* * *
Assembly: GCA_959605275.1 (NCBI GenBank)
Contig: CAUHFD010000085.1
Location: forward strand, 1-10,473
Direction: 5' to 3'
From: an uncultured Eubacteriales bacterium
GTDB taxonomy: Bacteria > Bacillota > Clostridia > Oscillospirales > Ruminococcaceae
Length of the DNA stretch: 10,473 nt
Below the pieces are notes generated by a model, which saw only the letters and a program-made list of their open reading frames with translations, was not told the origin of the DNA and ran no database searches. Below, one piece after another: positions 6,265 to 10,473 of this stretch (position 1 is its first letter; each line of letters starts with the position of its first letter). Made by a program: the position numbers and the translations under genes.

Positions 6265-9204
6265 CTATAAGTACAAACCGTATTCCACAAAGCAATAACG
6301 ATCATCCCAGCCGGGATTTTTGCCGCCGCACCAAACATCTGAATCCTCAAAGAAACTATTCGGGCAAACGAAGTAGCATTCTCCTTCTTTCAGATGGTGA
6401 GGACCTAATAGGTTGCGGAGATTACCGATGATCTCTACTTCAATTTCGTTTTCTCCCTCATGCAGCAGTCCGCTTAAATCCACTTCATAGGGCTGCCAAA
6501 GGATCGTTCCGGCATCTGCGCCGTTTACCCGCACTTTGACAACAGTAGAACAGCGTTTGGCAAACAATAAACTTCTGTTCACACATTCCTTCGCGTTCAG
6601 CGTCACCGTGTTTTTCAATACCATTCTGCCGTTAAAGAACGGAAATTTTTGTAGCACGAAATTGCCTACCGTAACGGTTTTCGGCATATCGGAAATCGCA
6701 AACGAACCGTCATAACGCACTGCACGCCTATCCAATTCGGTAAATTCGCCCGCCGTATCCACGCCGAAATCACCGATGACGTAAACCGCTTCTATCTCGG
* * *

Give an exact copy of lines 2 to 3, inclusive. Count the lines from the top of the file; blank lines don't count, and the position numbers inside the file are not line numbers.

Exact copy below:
Contig: CAUHFD010000085.1
Location: forward strand, 1-10,473